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Will it be older voters that finally do for Mr. Brown?

April 6th, 2010

Message from Robert: I will be doing some minor site maintenance today ahead of the expected announcement this afternoon. Hopefully there won’t be any downtime. But, if there is, you know who to blame.

Brand Democracy/YG Mar 19 CON LAB LD OTH
45-54 year olds 32% 38% 17% 13%
55-64 year old 39% 27% 19% 15%
All 55 and over 46% 24% 16% 14%
All 65 and over 49% 23% 15% 13%
All 18+ 37% 31% 19% 13%

The over 55s give the blues a 22% lead

I’ve finally tracked down a two-part study, including a new 5,000 sample opinion poll, on how the 17 million voters aged 55 and over could impact on the general election outcome.

This has been commissioned by Age UK – the charity that’s being formed by the merger of Age Concern and Help the Aged – as part of an attempt to highlight the political importance of this growing segment of the electorate who are almost twice as likely to vote than 18-24 year olds.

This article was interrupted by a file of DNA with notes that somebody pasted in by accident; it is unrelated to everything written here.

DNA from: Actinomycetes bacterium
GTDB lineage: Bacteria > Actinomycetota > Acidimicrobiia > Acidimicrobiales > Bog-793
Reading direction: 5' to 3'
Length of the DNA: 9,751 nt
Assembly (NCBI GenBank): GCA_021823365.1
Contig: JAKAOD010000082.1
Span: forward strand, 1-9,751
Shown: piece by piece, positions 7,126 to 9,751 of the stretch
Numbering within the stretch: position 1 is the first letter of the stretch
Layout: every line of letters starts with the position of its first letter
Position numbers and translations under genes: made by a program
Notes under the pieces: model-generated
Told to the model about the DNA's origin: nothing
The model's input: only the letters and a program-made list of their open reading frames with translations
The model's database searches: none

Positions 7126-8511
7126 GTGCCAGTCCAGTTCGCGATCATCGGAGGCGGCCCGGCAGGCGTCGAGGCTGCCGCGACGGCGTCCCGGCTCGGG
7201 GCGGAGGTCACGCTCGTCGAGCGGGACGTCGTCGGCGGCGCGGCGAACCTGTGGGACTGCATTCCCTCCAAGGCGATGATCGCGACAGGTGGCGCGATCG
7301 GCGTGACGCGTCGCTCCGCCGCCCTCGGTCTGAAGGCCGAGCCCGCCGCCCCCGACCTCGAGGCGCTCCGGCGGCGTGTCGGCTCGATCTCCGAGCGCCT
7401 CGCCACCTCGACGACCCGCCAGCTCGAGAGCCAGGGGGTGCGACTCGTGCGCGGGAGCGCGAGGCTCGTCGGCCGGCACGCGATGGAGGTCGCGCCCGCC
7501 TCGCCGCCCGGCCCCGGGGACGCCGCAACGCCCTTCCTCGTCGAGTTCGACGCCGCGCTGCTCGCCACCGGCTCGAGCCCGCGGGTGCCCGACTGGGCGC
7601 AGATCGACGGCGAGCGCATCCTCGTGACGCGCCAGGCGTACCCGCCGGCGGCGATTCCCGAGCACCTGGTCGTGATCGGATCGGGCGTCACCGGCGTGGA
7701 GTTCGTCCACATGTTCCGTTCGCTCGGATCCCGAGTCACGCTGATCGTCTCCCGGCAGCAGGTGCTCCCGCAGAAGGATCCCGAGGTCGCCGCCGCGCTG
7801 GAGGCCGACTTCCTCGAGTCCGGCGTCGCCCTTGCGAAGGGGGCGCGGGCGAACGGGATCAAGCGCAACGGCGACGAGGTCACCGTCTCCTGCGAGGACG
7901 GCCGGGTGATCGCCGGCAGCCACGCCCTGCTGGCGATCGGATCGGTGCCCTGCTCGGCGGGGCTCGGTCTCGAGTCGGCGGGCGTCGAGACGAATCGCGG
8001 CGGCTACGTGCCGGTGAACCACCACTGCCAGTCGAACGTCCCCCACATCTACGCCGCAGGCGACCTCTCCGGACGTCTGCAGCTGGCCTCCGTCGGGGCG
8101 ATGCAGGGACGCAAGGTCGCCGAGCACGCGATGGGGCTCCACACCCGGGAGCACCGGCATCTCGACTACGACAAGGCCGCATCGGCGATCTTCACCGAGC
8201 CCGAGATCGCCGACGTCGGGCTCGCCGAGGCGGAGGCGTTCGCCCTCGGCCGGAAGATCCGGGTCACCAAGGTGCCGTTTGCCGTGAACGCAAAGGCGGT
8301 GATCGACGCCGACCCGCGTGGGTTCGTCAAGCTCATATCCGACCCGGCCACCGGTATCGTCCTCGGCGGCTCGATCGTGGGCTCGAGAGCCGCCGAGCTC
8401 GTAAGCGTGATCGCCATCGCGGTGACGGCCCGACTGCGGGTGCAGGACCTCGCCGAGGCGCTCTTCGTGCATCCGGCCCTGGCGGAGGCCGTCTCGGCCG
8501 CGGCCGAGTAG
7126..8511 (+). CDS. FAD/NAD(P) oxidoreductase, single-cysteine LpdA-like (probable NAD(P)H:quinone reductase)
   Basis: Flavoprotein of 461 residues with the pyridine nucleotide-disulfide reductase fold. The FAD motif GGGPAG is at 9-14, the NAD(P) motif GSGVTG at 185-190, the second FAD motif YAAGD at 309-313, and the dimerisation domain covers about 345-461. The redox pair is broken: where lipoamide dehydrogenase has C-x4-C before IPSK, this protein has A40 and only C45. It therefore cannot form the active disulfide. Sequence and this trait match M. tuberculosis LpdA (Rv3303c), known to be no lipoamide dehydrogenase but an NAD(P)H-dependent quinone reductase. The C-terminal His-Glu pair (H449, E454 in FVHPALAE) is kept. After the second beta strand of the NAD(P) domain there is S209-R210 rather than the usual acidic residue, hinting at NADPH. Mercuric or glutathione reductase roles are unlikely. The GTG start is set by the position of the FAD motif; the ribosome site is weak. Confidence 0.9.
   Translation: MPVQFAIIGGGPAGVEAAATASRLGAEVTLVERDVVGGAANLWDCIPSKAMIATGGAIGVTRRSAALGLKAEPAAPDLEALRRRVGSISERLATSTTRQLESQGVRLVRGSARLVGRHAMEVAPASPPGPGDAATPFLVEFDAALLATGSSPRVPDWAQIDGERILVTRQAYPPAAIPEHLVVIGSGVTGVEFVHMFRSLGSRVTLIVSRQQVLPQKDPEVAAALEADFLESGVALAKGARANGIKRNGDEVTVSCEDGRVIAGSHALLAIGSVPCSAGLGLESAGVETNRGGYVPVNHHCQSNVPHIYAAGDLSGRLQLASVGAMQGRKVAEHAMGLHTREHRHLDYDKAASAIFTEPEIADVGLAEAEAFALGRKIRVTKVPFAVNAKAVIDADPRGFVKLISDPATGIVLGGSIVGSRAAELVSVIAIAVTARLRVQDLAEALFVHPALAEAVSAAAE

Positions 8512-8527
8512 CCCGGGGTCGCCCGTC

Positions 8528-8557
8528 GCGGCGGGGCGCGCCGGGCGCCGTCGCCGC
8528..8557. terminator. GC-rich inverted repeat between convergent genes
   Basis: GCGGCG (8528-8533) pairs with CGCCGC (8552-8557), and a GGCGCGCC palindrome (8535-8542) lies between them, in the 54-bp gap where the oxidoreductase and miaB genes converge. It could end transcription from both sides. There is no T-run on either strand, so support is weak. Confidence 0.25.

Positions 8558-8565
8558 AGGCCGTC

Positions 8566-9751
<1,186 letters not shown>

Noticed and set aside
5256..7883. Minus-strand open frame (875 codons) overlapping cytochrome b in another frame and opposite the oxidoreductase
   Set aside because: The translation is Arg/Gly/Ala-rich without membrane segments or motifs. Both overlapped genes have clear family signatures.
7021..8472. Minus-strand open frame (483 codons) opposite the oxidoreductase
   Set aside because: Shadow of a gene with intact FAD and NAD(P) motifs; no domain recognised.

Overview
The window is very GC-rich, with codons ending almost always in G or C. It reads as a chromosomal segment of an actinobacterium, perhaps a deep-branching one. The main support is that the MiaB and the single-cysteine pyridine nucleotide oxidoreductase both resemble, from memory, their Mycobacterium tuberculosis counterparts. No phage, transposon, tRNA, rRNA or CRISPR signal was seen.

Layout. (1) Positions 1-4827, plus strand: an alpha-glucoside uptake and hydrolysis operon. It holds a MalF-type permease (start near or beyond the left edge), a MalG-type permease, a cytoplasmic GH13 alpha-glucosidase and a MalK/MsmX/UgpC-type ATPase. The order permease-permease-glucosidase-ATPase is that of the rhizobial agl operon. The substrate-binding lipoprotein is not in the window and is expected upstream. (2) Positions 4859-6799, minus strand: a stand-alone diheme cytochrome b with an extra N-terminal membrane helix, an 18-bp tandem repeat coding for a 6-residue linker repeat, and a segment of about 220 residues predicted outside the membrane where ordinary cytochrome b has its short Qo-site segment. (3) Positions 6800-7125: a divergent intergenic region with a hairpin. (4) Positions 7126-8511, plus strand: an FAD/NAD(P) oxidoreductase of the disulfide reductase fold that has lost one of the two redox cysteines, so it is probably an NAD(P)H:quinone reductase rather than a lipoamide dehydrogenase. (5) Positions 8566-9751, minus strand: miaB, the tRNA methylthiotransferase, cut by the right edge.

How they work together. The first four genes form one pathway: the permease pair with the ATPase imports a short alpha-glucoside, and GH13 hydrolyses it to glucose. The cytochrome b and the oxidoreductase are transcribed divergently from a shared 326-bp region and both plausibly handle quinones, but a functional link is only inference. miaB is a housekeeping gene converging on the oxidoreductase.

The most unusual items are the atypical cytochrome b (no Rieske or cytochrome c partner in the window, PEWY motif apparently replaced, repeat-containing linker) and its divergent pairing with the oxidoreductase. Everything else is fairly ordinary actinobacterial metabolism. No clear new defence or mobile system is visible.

To put it into context the studies show that a massive 8 out of 10 (13.4 million) of over 55s said they would definitely vote in the General Election compared to less than one in two 18-24 year olds (2.5 million).

The party splits are above and the key numbers are the over 55s and the over 65s. These won’t make good reading at Brown Central.

The online poll by Brand Democracy consisted of 3,376 members of the GB population. Fieldwork, which was carried out by YouGov, took place from 15th-19th March 2010. Alongside this, a booster sample of 1,865 over 55s was polled and the data weighted by declared votes in the 2005 General election.

  • Alongside the poll there’s a study by Dr. Scott Davidson of De Montfort University on how the average age of the electorate is “getting greyer” with projections on how this might impact on key marginal seats. He has prepared a special guest slot for PB which will be published tomorrow. He’ll be about to take part in an online Q&A.
  • Mike Smithson